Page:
September 18, 2006
Jury Duty Day 1 – First Selection Day
This is the first in a series of entries on my role in the jury in a double murder case in the county of Contra Costa, California. You can see a more detailed view of the case including links to these posts and other items at this page.
Setup – I had previously postponed my jury duty due to a family vacation. I picked September 18th as my continuation date and so on the morning of the 18th I went to the courthouse in Martinez, CA.
8:15 am – I show up at the jury duty assembly room with jurty duty summons card in hand. I get in the first line to turn in my card and get my survey.
8:30 am – I receive the survey and start to fill it out. It asks me questions like, “Do I have any family or close friends that are in the law enforcement field?” and “Is there anything that would preclude me from making a decision in a civil or criminal case?” and so on. I don’t remember the exact wording but your basic survey to give the lawyers some information about you when you are selected for a jury. I go and turn it in after about 10 minutes.
9:00 am – The first jury is called. The woman says there will be 90 people called. I know this is going to be a big case because you don’t call 90 people for a jury for a snatch and grab or an assault case. As the names roll off the list I think I’m going to be safe. Then they get to about 82 or so and my name is called. “Crap” is all I can think at that time. Well, I was thinking of stronger words actually but I’ll leave it with that for a public blog.
9:15 am – We’re called into the courtroom and sat down. The first 25 people that had been called or put into the jury “hot box”. The judge, Richard Arnason, starts by welcoming us and so forth and then tells us about the case. It’s a double murder with robbery and firearm enhancements. He has the defendent and the two lawyers stand up and introduce themselves. I’ll add more detail about these three in later postings. He also tells us that the trial is expected to take about 3-4 weeks. You can hear the groan from the jury candidates. Three or four weeks! He tells us that the hours of his court are generally 8:30 – 4:30 or so with mid-morning and mid-afternoon breaks along with lunch. The judge likes to joke about the A’s and Raiders a lot.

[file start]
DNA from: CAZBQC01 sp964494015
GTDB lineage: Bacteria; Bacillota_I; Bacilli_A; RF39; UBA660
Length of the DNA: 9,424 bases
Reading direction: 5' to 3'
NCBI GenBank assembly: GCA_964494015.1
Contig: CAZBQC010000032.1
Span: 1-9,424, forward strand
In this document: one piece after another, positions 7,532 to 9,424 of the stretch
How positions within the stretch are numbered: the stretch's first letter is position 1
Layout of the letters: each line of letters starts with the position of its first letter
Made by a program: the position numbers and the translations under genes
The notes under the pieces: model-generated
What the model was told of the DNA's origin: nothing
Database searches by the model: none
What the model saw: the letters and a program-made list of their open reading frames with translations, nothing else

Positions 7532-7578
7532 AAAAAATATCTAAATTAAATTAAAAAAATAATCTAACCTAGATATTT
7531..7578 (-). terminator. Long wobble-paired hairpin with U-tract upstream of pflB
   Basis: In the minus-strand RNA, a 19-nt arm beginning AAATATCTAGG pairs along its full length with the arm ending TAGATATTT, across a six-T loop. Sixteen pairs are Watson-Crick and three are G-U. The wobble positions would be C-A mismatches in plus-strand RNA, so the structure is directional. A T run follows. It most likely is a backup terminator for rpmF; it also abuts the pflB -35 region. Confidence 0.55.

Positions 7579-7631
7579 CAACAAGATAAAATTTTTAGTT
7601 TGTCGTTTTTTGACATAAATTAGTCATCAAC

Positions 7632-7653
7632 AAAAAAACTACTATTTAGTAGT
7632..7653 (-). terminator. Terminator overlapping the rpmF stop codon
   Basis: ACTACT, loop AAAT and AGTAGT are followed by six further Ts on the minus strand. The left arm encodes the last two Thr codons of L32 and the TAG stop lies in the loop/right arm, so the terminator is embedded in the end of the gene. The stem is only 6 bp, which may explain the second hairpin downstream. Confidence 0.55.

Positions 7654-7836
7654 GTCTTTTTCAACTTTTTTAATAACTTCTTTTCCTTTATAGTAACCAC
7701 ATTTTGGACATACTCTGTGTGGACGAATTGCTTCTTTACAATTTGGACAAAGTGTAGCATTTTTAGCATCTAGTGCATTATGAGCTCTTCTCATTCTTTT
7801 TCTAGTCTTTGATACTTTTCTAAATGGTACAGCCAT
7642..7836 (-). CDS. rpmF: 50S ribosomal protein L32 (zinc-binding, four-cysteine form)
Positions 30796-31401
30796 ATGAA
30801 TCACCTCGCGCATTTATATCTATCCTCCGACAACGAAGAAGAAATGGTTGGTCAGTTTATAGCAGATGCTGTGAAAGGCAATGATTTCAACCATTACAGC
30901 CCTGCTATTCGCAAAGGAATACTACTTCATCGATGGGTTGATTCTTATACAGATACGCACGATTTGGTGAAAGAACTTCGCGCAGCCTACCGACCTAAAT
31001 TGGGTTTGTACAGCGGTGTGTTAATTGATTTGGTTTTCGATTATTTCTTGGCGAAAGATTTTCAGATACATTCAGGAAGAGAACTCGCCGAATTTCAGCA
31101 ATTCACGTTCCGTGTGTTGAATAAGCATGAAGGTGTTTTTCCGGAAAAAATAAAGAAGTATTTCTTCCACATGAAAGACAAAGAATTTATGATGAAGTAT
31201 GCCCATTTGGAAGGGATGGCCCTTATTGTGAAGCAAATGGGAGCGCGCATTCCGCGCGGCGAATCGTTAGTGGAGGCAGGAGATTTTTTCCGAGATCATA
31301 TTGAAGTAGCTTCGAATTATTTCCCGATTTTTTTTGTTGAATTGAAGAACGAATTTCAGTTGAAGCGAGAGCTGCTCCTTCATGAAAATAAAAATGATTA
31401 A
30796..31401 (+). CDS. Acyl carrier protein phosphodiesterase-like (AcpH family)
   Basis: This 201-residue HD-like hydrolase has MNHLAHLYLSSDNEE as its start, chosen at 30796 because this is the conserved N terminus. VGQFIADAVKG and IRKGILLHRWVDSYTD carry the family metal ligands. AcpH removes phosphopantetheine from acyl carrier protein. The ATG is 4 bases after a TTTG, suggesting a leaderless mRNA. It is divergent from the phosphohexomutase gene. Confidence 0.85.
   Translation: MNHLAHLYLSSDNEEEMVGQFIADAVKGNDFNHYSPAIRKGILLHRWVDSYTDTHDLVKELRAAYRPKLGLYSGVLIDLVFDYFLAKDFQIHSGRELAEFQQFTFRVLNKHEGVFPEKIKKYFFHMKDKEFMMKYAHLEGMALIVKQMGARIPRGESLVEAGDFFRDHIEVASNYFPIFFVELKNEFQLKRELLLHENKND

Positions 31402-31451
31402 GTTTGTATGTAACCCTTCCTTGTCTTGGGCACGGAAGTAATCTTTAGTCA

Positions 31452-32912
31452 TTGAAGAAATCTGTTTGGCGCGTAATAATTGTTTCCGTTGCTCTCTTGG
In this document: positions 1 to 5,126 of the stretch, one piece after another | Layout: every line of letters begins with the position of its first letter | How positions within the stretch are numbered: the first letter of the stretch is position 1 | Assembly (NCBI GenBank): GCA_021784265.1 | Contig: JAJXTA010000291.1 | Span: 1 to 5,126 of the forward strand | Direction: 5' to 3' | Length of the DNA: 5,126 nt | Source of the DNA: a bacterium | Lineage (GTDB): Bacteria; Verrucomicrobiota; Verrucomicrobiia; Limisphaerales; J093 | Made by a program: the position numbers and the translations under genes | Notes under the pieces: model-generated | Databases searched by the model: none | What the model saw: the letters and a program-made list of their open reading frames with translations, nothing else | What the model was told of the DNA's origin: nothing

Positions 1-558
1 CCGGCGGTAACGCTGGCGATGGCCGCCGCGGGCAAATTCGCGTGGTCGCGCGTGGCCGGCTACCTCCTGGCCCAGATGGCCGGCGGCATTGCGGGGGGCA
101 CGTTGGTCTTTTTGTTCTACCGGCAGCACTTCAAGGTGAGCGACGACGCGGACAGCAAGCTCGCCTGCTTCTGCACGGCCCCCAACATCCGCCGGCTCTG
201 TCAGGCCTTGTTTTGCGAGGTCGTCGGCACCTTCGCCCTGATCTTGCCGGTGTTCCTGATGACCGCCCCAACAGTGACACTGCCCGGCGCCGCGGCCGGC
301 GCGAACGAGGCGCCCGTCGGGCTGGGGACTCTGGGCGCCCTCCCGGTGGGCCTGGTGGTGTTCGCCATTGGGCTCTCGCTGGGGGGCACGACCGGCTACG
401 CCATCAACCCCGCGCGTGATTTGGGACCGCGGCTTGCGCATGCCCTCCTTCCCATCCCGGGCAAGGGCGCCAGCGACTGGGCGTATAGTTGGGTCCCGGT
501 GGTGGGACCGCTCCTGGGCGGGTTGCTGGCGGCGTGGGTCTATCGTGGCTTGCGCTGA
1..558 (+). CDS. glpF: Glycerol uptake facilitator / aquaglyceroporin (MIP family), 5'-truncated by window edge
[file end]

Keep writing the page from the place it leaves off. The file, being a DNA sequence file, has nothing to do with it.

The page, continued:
The judge then tells us that all they’re going to do today is hear hardship cases. Everyone is told to fill out a hardship application if they want to apply for hardship otherwise they are free to go until Wednesday morning at 8:30am when we are scheduled to begin jury selection. I filled out a hardship form even though I don’t really qualify for a hardship. It can’t hurt and the upside is I get out of having to sit on a 4 week jury. First off, I should say (and will talk about it more later) that I think jury duty is a necessary part of citizenship. And a case like this is extremely serious. While this isn’t a case that involves the death penalty, if convicted the guy will probably get life in prison based on the details we’ve been privy to up to this point. But the timing of this case is terrible for me. I’ve got deadlines coming in November and December that I can’t miss and the reality is that I will have to work evenings and weekends to stay caught up. If I were single it’s not that big of a deal but I still have to take care of my daughter so it becomes a much bigger burden.
My hardship is rejected and we’re told to come back on Wednesday at 8:30am.
11:00 am – I board BART and head for the office.
Tomorrow: Day 2 – Jury Selection Continues
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